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Healthcare

UPDATE 1-Apotex recalls certain lots of 3 drugs in Canada

* Apo-Amilzide, Apo-Meloxicam, Apo-Ranitidine recalled

* Recall is voluntary, precautionary

* Health Canada continues inspections of Apotex facilities (Adds company comments)

OTTAWA, Sept 18 (Reuters) - Prescription drugmaker Apotex Inc has recalled certain lots of three products currently on the Canadian market, said Health Canada, which is conducting inspections of the company’s manufacturing facilities in Toronto.

The recall affects selected lots of Apo-Amilzide 5-50 mg, Apo-Meloxicam 7.5 mg and 15 mg, and Apo-Ranitidine 75 mg and 150 mg.

Apo-Amilzide is used to treat symptoms of rheumatoid arthritis and osteoarthritis in adults. Apo-Ranitidine is used to prevent problems associated with excess stomach acid. Apo-Amilzide is used for maintenance therapy for patients with liver cirrhosis with fluid in the abdomen and swelling.

Apotex director of public and government affairs Elie Betito said there are no safety or efficacy problems with the products.

The company launched the recall two weeks ago, he told Reuters, because a review of operating procedures raised questions about whether some processes were followed properly.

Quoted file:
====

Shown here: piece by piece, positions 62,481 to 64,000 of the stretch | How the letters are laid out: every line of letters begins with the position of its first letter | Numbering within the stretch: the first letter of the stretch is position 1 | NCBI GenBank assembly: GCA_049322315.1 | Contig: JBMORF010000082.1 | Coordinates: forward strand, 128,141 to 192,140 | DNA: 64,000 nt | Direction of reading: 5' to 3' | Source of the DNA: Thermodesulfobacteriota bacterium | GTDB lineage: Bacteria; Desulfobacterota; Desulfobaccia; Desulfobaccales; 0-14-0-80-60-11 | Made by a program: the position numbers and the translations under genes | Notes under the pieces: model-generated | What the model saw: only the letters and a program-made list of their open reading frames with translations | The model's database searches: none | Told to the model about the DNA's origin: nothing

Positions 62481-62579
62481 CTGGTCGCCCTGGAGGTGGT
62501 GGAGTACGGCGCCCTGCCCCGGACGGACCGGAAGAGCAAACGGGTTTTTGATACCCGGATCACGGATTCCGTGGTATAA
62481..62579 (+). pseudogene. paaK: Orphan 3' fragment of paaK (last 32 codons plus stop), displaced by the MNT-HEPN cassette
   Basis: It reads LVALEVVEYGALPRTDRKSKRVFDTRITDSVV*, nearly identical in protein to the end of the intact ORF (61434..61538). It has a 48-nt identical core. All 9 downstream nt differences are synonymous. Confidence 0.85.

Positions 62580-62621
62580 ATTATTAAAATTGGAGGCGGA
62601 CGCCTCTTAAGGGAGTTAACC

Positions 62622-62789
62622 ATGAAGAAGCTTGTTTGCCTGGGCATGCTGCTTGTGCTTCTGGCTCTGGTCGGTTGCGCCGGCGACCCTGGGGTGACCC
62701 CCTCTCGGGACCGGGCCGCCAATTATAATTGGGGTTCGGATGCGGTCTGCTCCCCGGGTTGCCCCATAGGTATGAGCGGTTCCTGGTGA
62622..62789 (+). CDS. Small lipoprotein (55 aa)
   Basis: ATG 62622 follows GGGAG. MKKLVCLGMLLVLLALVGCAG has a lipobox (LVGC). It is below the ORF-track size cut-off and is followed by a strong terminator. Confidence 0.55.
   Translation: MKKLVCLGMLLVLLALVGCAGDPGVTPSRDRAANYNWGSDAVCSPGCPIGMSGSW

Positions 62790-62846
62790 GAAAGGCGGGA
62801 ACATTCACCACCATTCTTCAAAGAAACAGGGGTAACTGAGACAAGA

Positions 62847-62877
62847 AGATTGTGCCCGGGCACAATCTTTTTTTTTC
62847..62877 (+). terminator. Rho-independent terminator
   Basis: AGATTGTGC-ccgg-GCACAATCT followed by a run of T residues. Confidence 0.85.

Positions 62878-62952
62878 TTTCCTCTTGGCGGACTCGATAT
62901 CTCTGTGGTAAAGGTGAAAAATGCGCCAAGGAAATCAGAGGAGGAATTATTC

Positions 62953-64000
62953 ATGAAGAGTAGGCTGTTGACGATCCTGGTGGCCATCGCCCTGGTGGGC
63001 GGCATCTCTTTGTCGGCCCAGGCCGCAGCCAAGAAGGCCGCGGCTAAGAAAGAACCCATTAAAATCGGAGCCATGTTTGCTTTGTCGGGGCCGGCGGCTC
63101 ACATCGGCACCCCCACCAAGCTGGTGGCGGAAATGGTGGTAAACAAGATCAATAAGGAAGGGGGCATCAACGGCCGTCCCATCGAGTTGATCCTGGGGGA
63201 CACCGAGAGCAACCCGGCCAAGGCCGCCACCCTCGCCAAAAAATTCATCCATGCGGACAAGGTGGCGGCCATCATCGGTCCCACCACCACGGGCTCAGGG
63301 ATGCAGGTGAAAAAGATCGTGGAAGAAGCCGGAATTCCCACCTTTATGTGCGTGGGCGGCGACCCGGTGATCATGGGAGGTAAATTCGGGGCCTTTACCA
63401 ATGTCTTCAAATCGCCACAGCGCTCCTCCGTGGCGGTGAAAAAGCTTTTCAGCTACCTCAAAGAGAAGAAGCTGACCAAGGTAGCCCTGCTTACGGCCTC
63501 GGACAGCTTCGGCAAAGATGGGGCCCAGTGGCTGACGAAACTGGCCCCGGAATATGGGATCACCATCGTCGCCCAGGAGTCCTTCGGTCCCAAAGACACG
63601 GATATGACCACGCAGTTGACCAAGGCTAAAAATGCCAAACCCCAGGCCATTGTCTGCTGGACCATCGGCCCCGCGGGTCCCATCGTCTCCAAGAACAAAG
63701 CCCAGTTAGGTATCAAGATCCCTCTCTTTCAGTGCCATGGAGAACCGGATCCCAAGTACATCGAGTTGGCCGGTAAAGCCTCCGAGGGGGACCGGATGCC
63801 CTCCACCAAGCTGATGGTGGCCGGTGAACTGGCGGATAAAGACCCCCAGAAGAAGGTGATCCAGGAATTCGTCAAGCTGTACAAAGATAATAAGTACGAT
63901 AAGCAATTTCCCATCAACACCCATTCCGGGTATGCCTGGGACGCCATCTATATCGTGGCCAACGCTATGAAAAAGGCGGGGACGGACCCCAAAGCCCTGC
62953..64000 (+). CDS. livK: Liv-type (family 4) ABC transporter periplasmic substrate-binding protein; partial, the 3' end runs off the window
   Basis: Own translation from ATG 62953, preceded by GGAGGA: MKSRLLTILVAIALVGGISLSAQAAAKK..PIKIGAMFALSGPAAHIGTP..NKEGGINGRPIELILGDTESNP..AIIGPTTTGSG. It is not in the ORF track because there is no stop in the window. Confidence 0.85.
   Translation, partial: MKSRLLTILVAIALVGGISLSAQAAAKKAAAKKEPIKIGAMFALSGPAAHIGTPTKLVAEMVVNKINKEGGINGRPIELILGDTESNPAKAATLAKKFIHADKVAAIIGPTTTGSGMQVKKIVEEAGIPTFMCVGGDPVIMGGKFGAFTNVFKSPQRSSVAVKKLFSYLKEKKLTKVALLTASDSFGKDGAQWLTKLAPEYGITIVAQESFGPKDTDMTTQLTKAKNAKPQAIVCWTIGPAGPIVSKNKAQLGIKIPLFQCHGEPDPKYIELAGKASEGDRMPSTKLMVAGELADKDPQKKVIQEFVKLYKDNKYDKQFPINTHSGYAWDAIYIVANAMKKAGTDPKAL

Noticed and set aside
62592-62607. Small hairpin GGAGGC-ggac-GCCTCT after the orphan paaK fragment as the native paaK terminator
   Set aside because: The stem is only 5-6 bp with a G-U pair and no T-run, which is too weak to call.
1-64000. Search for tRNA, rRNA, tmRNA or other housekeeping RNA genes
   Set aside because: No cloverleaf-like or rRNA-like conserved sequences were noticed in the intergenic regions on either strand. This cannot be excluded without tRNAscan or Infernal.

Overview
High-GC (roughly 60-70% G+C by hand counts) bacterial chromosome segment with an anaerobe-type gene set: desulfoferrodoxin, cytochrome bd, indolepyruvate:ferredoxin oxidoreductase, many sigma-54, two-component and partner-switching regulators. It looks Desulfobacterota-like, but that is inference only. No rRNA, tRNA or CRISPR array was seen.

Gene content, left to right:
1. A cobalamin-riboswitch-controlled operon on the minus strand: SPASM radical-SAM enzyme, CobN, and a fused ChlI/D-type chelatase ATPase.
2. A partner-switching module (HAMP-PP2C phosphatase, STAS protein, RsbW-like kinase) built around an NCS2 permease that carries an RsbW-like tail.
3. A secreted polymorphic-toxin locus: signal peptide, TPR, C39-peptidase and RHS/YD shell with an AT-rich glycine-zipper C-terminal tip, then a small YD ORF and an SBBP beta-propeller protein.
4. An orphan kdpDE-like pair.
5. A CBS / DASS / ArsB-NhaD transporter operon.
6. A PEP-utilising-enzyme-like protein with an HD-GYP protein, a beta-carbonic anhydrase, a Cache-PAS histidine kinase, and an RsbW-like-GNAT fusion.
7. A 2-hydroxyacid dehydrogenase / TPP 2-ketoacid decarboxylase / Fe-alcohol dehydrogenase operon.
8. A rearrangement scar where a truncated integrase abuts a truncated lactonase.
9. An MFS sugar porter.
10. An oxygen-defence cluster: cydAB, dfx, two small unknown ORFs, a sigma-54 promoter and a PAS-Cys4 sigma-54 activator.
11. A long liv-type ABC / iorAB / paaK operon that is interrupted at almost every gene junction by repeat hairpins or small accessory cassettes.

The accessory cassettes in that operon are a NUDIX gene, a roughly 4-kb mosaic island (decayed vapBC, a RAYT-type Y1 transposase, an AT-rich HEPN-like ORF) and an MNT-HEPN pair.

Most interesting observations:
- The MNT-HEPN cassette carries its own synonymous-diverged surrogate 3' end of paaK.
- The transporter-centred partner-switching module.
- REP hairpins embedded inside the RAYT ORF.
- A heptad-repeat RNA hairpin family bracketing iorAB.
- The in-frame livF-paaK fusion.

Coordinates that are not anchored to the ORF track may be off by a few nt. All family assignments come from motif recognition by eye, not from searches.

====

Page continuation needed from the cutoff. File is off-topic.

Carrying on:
He was unable to quantify the volume or value of the recalled drugs, saying it was a small number of batches produced one to two years ago.

The products are sold in other countries, but have different formulations and regulatory requirements, Betito said.

The U.S. Food and Drug Administration warned Apotex in June that if the company failed to correct a number of manufacturing breaches the agency found at the Toronto facilities, the FDA could freeze new drug applications in the United states and ban Apotex products from entering the country.

The FDA charged that Apotex did not thoroughly investigate the failure of batches of some drugs and also noted an unusually high number of rejected batches.

Health Canada said late on Thursday that it would continue inspections of Apotex facilities in Ontario in coming weeks to determine if other products are affected and whether manufacturing standards are being followed.

The company continues to work with Health Canada, whose audit began this week and continues for another two to three weeks, Betito said. (Reporting by Susan Taylor; editing by John Wallace and Peter Galloway)

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